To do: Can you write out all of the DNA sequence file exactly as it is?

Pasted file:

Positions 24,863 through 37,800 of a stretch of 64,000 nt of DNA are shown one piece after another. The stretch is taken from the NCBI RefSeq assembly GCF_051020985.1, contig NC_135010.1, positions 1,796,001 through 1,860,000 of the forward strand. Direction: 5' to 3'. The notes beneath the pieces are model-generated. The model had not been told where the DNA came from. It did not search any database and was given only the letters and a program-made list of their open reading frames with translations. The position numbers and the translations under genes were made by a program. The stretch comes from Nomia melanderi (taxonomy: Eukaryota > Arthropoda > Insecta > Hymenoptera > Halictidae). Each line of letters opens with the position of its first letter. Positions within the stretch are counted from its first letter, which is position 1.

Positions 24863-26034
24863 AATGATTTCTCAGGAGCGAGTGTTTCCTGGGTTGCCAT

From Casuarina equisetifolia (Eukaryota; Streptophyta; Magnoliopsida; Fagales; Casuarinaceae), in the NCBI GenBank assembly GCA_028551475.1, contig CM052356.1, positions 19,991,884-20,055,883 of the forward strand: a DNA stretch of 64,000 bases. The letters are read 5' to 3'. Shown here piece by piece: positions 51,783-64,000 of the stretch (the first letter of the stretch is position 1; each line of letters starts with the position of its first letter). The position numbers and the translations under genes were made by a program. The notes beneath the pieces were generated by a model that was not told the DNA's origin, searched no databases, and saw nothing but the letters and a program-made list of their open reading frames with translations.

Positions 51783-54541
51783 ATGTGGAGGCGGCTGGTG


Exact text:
Positions 24,863 through 37,800 of a stretch of 64,000 nt of DNA are shown one piece after another. The stretch is taken from the NCBI RefSeq assembly GCF_051020985.1, contig NC_135010.1, positions 1,796,001 through 1,860,000 of the forward strand. Direction: 5' to 3'. The notes beneath the pieces are model-generated. The model had not been told where the DNA came from. It did not search any database and was given only the letters and a program-made list of their open reading frames with translations. The position numbers and the translations under genes were made by a program. The stretch comes from Nomia melanderi (taxonomy: Eukaryota > Arthropoda > Insecta > Hymenoptera > Halictidae). Each line of letters opens with the position of its first letter. Positions within the stretch are counted from its first letter, which is position 1.

Positions 24863-26034
24863 AATGATTTCTCAGGAGCGAGTGTTTCCTGGGTTGCCAT

From Casuarina equisetifolia (Eukaryota; Streptophyta; Magnoliopsida; Fagales; Casuarinaceae), in the NCBI GenBank assembly GCA_028551475.1, contig CM052356.1, positions 19,991,884-20,055,883 of the forward strand: a DNA stretch of 64,000 bases. The letters are read 5' to 3'. Shown here piece by piece: positions 51,783-64,000 of the stretch (the first letter of the stretch is position 1; each line of letters starts with the position of its first letter). The position numbers and the translations under genes were made by a program. The notes beneath the pieces were generated by a model that was not told the DNA's origin, searched no databases, and saw nothing but the letters and a program-made list of their open reading frames with translations.

Positions 51783-54541
51783 ATGTGGAGGCGGCTGGTG